Look who needs a job -- the greatest quarterback in Texas history

AUSTIN, Texas -- At the moment, all Vince Young has to contribute is expertise.

“Comes out to practice, works out with team,” Texas coach Mack Brown said. “Been invaluable to David Ash in terms of leadership.”

Texas has a quarterback. Ash is a rising junior with plenty of promise. Texas’ old quarterback needs a job. Bad. A source told CBSSports.com that VY has lost tens of millions of dollars since a series of bad investments and decisions. A once-promising NFL career is washed up on the rocks.

“He lost a ton of money,” Texas offensive coordinator Major Applewhite said.

That’s what Tuesday is about. Young will throw at Texas’ pro day -- his last was seven years ago -- hoping to latch on to some interested NFL employer.   

“He’s got some years left and he’s hoping to get someone’s attention,” Brown said.

That’s what it’s come to at this point. Young admitted last year that after once signing a six-year, $58 million contract, he is broke. In a weird twist, the modern NFL game might have circled back on him. As you may have noticed, it’s a great time for a dual-threat quarterback to be launching a comeback.

“He’s a guy that right now who could go make some coin as a second-, third-team guy,” Applewhite said. “All the sudden those feet start running again. Who knows?”

I know there is interest -- at least in social media. When Brown revealed earlier this month that Young was going to throw at pro day, I tweeted it out. Twitter blew up with the news.

“Vince is in a great place in his life,” Brown said. “He has started over.”

You want to feel sorry for Young, now 29. He remains arguably the greatest quarterback in Texas history. Those feet were once golden. His national championship-winning touchdown run against USC in the 2006 Rose Bowl gets more significant each day. It was perhaps the best end to the best game in BCS -- maybe all of college football -- history. The game was the last won for a national championship by a team outside the SEC.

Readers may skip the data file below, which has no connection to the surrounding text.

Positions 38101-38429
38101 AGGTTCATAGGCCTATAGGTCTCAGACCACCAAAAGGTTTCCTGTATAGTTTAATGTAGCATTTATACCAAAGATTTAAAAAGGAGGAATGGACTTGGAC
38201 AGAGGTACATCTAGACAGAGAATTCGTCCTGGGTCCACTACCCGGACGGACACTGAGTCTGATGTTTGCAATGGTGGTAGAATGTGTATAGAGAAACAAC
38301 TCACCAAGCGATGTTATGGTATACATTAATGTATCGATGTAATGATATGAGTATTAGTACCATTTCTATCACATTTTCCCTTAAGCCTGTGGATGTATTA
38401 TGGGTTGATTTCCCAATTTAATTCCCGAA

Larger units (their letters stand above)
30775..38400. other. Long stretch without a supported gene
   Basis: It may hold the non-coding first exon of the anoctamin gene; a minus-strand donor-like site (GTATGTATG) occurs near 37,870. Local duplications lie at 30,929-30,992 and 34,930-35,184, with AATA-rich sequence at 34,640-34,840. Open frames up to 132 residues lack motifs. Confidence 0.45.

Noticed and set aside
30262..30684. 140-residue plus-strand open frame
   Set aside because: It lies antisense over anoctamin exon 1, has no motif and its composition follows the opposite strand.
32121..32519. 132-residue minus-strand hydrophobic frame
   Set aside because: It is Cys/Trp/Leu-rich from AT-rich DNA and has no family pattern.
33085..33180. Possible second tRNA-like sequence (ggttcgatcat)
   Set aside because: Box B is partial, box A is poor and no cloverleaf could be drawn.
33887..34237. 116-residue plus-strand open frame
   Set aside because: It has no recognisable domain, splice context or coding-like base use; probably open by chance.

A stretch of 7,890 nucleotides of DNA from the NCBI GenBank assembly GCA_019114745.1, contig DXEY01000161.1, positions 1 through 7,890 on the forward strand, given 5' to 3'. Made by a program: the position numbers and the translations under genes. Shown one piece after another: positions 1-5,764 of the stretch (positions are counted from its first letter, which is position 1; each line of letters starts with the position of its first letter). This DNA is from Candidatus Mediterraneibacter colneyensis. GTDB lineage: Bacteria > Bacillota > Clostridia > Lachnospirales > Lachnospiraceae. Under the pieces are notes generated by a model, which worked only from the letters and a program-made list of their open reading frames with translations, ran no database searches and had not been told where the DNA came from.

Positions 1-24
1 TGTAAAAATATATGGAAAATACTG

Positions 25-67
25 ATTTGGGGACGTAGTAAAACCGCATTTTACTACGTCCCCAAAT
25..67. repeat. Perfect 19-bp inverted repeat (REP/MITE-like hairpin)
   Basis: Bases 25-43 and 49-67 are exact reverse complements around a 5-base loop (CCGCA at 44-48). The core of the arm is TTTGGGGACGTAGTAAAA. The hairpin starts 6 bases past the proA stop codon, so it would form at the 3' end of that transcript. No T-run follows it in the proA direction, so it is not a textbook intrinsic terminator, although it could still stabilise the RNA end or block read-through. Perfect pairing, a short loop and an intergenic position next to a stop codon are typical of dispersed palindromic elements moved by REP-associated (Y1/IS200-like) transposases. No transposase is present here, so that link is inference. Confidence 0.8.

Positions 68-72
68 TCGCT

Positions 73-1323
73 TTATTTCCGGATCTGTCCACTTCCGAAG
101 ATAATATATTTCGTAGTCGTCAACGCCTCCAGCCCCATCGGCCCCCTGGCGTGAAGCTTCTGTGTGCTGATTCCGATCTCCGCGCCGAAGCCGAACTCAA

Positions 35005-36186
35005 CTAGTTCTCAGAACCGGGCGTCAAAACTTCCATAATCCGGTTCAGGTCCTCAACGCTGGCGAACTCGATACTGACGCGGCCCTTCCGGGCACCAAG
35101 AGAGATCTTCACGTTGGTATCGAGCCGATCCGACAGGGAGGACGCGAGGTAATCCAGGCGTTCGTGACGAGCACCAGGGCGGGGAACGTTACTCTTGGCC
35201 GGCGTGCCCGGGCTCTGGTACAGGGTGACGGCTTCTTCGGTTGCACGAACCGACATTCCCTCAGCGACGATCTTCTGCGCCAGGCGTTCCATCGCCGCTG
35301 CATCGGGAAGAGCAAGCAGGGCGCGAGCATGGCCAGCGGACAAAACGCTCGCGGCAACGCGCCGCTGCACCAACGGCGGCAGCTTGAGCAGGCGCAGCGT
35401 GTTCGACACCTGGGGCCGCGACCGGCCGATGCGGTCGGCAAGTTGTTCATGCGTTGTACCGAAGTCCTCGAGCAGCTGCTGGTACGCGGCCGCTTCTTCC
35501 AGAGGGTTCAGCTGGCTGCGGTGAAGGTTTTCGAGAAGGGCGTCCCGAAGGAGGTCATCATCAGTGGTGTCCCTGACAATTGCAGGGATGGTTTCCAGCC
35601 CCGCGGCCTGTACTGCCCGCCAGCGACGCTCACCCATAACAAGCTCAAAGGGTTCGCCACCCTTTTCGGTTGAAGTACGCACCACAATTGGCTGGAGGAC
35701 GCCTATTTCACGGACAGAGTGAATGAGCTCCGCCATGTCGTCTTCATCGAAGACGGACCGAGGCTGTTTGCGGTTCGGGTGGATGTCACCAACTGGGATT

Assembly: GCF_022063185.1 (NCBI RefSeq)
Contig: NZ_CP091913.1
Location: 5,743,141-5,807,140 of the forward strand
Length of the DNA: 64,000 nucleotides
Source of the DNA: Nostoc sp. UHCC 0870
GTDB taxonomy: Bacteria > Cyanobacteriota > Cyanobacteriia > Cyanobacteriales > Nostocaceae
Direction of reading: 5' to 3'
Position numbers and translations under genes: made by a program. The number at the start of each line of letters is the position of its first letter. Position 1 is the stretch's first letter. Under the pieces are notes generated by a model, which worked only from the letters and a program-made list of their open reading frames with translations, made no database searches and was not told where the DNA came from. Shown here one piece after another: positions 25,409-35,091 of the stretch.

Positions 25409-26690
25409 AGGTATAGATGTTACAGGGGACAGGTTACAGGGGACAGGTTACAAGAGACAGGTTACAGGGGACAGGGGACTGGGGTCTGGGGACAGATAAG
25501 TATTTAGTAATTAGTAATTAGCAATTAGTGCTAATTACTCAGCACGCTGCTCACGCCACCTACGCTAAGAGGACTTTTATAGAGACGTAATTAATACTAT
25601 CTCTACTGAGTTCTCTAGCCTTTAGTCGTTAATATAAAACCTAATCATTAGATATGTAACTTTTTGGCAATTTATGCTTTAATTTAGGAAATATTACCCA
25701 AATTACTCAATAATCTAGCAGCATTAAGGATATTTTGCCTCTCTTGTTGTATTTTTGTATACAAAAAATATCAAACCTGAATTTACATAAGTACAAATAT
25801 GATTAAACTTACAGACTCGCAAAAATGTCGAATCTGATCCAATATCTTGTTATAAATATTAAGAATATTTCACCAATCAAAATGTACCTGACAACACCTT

Young was that good. In college. Despite being named to two Pro Bowls, his pro career has devolved into a well-compensated train wreck. The third overall pick of the 2006 draft by the Titans was released in 2010 after an infamous snit in the Tennessee locker room. Young subsequently hooked on with the Bills and Eagles with little fanfare and no on-field results.

He has attempted an image makeover, reportedly sending a letter to Titans former coach Jeff Fisher apologizing for his conduct. Now he is married, has a son (Jordan, named for You Know Who) and is on track for May graduation with a Youth and Community Studies degree.

"He stood up in front of a class and said, ‘Please, I’ll sign any autographs, pose for any photos, but please let’s be respectful. This is the professor’s time,’" Brown said.

“It’s good to see him, he’s in a good place,” Applewhite said. “He has an air of confidence around him. I think most of Vince’s life he has been humbled. I don’t think he, all of a sudden, had a silver spoon yanked out of his mouth. He’s found a way to overcome. He’s a fighter. Now that people are starting to wise up to the quarterback run game. [Texas receivers coach] Darrell Wyatt and I were laughing. ‘Dude was about three or four years too early.’

“I know he’s got that kind of competitive [streak]: ‘If I get out between those lines, it’s on.’ He’s not necessarily humbled. It’s given him some perspective on who to trust. I think he’s grown up and matured a lot. That’s where I see him getting a little more street smart.”

‘You can always say you blame me for not handling the situation in a correct manner,” Young said earlier this month, “just knowing how to handle certain things, which I did not know at the time.”

CBS Sports Senior Writer

Dennis Dodd has covered college football for CBS Sports since it was CBS SportsLine in 1998. He is one of only seven media members to attend all 16 BCS title games and has chronicled conference realignment... Full Bio

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